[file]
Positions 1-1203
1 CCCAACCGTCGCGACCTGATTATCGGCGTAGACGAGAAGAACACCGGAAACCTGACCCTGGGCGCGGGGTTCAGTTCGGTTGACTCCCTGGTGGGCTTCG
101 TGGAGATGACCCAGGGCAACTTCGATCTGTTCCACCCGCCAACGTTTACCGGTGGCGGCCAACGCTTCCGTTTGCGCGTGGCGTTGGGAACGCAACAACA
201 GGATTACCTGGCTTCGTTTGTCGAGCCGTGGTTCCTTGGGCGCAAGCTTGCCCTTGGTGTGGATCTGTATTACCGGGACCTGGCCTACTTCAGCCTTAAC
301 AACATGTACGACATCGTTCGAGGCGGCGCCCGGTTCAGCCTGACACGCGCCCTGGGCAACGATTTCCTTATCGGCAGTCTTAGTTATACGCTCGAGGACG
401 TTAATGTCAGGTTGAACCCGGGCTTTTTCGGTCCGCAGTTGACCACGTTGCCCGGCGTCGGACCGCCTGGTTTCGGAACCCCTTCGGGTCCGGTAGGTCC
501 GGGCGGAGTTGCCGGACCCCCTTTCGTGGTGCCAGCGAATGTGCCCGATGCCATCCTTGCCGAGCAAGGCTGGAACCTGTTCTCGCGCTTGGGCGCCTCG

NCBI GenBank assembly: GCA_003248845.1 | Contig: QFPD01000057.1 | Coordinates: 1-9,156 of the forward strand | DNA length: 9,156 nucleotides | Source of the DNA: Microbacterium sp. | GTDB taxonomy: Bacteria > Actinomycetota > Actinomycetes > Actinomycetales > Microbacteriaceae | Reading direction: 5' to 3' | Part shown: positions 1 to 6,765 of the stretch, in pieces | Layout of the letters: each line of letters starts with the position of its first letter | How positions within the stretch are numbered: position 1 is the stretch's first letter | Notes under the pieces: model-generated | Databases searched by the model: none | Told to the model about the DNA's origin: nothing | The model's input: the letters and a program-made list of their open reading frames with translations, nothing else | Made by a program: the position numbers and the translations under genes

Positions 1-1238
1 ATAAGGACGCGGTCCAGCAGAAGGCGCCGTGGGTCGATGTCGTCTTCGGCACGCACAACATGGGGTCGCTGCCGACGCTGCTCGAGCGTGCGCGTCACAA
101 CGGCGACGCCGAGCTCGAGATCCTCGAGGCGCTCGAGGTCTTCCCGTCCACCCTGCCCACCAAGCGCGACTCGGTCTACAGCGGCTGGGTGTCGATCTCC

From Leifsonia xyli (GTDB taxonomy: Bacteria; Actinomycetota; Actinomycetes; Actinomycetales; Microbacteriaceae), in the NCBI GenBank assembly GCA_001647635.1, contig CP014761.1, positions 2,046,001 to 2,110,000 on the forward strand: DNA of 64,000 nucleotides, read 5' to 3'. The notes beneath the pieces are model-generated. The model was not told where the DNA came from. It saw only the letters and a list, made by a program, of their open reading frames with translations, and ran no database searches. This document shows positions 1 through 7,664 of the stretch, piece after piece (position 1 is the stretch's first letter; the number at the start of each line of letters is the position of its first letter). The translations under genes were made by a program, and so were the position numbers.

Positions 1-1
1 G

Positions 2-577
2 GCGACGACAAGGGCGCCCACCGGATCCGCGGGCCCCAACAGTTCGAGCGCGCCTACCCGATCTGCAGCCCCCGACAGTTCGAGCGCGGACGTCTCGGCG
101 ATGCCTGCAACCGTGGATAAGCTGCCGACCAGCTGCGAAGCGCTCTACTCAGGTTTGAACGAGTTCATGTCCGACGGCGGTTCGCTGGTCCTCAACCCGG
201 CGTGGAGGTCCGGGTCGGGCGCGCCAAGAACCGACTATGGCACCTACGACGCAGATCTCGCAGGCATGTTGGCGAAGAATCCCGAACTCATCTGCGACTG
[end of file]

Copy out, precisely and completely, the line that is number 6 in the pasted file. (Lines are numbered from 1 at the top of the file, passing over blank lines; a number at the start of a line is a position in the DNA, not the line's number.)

401 TTAATGTCAGGTTGAACCCGGGCTTTTTCGGTCCGCAGTTGACCACGTTGCCCGGCGTCGGACCGCCTGGTTTCGGAACCCCTTCGGGTCCGGTAGGTCC